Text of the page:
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From Staff Reports
The U.S. Commerce Department reported a big jump in September retail sales Thursday, according the Associated Press. The 0.6% increase outpaced projections and doubled the rise in sales seen in August. The positive news warded off much of the recession talk looming over the credit crunch and housing market.
Weak sales in department stores and specialty clothing shops were offset by strong auto sales, which were up 1.2% in September and 3.3% in August. Sales of gasoline in September jumped 2%, after sinking 2.6% the month prior.
The positive report is good news for the economy, but will disappoint some investors hoping for another rate cut.
"This was a solid report that seems to point to continued consumer spending," said Joel Naroff, president of Naroff Economic Advisors Inc., an econometric-research firm based in Holland, Pa. "As a consequence, the chances of a Fed ease on October 31st seem to be fading."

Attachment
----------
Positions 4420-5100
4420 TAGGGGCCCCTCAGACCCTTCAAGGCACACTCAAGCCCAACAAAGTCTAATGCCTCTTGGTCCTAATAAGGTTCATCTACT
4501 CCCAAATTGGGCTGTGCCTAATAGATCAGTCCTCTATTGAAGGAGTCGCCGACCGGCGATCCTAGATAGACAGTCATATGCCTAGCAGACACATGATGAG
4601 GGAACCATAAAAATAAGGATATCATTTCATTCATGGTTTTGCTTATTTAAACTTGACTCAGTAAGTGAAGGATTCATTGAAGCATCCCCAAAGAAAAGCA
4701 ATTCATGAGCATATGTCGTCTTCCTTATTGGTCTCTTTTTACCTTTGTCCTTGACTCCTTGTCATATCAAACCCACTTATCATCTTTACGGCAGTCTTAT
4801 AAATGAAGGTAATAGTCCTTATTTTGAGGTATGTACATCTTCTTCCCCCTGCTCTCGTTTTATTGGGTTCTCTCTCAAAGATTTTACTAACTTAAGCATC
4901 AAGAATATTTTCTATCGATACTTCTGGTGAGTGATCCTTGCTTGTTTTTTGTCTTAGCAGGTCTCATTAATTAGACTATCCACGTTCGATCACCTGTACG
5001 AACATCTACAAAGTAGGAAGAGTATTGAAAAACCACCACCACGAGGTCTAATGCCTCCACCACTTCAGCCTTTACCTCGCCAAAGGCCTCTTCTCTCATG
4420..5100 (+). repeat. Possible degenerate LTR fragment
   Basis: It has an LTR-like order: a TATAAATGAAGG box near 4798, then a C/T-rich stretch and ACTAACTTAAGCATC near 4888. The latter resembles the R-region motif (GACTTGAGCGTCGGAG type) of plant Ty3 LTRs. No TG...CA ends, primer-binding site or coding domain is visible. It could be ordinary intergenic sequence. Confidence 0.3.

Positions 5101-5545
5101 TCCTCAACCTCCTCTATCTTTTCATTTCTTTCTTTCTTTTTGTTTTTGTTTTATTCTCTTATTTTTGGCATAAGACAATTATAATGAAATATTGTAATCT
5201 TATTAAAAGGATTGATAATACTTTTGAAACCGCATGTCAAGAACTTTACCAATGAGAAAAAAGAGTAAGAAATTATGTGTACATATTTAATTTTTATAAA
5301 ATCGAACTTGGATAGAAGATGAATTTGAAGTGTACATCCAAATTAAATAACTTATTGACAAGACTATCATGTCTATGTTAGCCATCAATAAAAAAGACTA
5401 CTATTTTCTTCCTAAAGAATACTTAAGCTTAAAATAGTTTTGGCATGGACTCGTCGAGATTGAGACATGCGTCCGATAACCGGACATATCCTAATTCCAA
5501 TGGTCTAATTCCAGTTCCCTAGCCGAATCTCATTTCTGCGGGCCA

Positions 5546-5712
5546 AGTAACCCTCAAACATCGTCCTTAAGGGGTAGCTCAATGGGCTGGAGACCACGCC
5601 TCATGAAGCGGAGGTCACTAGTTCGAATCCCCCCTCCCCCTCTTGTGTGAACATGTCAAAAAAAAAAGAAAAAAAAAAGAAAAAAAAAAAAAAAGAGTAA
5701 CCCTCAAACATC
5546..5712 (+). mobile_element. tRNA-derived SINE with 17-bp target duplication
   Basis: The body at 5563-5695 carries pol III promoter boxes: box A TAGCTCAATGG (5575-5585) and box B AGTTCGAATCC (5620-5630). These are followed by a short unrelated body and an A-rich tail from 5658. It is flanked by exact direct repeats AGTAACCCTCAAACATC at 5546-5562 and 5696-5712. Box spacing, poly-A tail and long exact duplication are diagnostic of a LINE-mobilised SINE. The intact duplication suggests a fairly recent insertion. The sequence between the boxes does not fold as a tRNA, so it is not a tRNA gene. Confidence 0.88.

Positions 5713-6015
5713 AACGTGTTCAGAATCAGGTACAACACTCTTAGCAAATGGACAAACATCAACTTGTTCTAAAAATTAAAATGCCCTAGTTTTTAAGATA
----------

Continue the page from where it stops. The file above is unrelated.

Also, the Labor Department said core prices, which exclude food and energy, rose just 0.1% – less than many analysts anticipated. Fueled by soaring food and energy costs, the overall wholesale inflation figure rose 1.1%. That increase was driven by a 4.1% surge in energy prices in September, and an 8.4% rise in the cost of gasoline. Still, the Federal Reserve and its Chairman Ben S. Bernanke prefer to gauge the core inflationary rate.
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